Cory Roper’s dreams of becoming a NASCAR driver became real when a stroke of luck gave him a chance to get into the circuit by being at the right place at the right time.

Baytown-based driver makes way onto NASCAR   truck series

Cory Roper grew up loving race cars.

Now, he is living proof that making your dreams come true can happen with a little luck, a lot of determination and an ability to seize opportunity.

That’s why Roper, 41, is now a competitor on the NASCAR Ganders Outdoors Truck Series barely two years after toiling on Texas-area tracks to feed his competitive fire.

A year after beginning his NASCAR career in Martinsville and running in six total 2018 races, Roper has competed in seven this season and just recorded his best-ever finish – ninth – at the 2019 400 in Fort Worth at the Texas Motor Speedway on June. 7.

His highlight to date occurred in February while making a run to the second position after starting 25th at the Daytona International Speedway before wrecking late in the race.

“I don’t know anyone from NASCAR, I showed up at NASCAR and we do very well,” Roper said. “For as new as we are, we qualified fourth in Vegas and seventh in Charlotte a few weeks ago. We got speed. I have a lot to learn on how to drive these things, it’s extremely difficult and physical. I am still trying to learn how the air manipulates the truck. But we have speed and teams like us don’t do that.”

Admittedly, Roper would race even more if not for the cost of just making it to a single event. He hopes to secure sponsorship that could help his team’s cause.

“If I had the money, I would do it every week,” Roper said. “To do it right? You need about $125,000 for each race.”

A native of Vernon, Texas, Roper worked on cars before marrying his wife, Cherie and ultimately joining the military.

During special forces training he fractured the femur neck in his left leg. He was forced to come home with the injury, and he laid up waiting for it to heal.

“I wouldn’t let them cut on me,” Roper said. “That whole femur neck shattered, and I figured it was going to heal, since it hadn’t broken yet, it just shattered. So, I just stayed off of it for nine months, I babied it and here I am. They told me I would need a new hip until I was 35, but I am still good.”

Considering he got discharged six months before 9/11 happened, he was more than good.

“Everything happens for a reason,” he said.

He got back into civilian life and a friend of his helped Roper into industrial work and before he knew it, he would be a foreman working in Vernon.

A newer company recruited him and sent him south to Houston and soon, wanderlust took over.

“I wanted to do something different,” Roper said.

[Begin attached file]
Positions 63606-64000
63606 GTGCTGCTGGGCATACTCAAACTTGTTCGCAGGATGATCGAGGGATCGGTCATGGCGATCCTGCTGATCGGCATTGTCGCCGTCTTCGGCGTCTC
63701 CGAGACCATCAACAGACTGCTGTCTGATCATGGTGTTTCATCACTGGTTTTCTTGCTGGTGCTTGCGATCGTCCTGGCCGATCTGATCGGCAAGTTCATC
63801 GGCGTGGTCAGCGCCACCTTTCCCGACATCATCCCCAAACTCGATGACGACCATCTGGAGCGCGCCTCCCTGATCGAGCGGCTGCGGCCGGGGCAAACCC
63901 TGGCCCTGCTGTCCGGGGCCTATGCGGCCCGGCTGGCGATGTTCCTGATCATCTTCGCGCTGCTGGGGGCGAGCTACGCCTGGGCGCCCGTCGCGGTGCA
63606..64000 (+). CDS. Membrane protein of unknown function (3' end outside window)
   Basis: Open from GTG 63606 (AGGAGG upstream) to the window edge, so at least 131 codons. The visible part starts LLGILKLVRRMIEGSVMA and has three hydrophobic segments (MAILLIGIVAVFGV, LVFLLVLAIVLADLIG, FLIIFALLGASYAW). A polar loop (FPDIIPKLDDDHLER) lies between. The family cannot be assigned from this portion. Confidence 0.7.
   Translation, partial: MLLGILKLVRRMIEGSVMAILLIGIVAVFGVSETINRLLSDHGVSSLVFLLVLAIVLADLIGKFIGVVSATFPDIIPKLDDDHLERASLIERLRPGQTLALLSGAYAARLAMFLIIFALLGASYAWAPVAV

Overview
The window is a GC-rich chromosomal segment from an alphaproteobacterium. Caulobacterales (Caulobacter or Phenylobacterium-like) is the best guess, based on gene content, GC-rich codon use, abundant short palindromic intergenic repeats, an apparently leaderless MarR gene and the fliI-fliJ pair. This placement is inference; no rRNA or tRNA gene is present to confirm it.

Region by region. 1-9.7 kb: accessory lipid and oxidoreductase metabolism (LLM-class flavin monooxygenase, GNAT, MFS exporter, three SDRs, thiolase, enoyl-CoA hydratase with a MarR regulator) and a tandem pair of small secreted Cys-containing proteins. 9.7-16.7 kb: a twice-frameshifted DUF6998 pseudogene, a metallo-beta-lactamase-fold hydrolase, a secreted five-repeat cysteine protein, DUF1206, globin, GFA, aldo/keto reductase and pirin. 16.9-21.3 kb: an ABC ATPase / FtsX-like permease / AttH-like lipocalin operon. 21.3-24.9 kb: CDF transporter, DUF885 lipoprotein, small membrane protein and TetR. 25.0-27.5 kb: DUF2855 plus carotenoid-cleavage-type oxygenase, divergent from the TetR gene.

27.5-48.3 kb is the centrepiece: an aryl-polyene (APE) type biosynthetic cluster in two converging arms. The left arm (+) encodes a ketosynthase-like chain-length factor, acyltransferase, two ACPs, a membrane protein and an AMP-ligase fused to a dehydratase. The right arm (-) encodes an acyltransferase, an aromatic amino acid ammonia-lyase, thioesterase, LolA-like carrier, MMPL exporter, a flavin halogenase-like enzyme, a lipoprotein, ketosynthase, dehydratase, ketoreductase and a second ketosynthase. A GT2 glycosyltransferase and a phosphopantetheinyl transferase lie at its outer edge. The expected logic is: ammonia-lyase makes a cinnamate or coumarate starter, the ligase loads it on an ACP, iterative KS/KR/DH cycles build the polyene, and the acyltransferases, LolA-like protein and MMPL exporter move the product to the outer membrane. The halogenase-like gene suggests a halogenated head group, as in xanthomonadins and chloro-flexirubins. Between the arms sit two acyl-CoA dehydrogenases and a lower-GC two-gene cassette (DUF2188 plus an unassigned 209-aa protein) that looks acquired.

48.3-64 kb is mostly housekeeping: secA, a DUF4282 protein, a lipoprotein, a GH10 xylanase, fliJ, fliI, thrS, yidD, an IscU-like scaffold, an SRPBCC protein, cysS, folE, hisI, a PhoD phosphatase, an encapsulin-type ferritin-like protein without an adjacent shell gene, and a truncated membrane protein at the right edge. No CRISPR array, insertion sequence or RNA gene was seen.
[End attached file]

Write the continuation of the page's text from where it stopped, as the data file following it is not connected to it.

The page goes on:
He began his own industrial construction company in Baytown – Preferred Industrial Contractors – nine years ago and became his own racing sponsor.

“I started in a small building, I rented it and built about four or five little offices,” Roper said. “Then we relocated here (to his new location). We have about 54,000 square feet here.”

Then came the racing in full force after success on amateur and local racing circuits.

“It was hard and fast competition,” he said.

After a life hoping to make enough money to build race cars, good fortune landed in Roper’s lap. 

Bayley Currie, now a Monster Energy NASCAR Cup Series racer, had an initial opportunity to race in the series in Austin and found himself and the then-20-year-old at a crossroads.

Currie was needing funding to finish out the 2017 series and Roper decided to help him out.

“The kid is 20 years old at the time,” Roper said. “I don’t know why I did it and I said ‘Hell let’s go. I was 20 once, this has been my dream.’ So, I flipped the bill and we flew out to Martinsville and he finished the last three races of the year.”

During his travels he ran into the former race team for Brad Keselowski of the NASCAR circuit as they planned to shut down and get rid of their stock to focus on the Nationwide Series as a driver.

Suddenly Roper soon had a racing garage of his own.

“Then last thing you know, I bought a truck,” Roper said. “I ended up talking to his general manager … and it turned out I bought three trucks from him. After the racing season, they were going to sell everything they had.”

Before anyone knew it, Roper had a shop’s full of equipment through barter and sale, vehicles and a desire to race. The estimated start up of his new venture was about $4-5M according to Roper.

Now, Roper has a shop attached to his company where he does all his work in preparation for the next race – which will be at the Michigan International Speedway on Aug. 11.

Roper’s brothers Craig, Chris, Chad, brother-in-law Chad Anderson, friend Rob Sorenson and crew chief Shane Whitbeck make up the rest of the Roper Racing team.

So, Roper and his family – including daughters Megan and Britney – will continue to participate on the track while he hopes to one day take over a team leader and help pave the way for more young and up and coming racers with big dreams and bigger trucks with even bigger engines.

“My goal is to drive while I can and enjoy it, but I want to have a successful, two-truck team based out of Texas,” Roper said. “I want to be able to take talent and kids to give them an opportunity. I would get out of the truck now if that would allow us to win races.”

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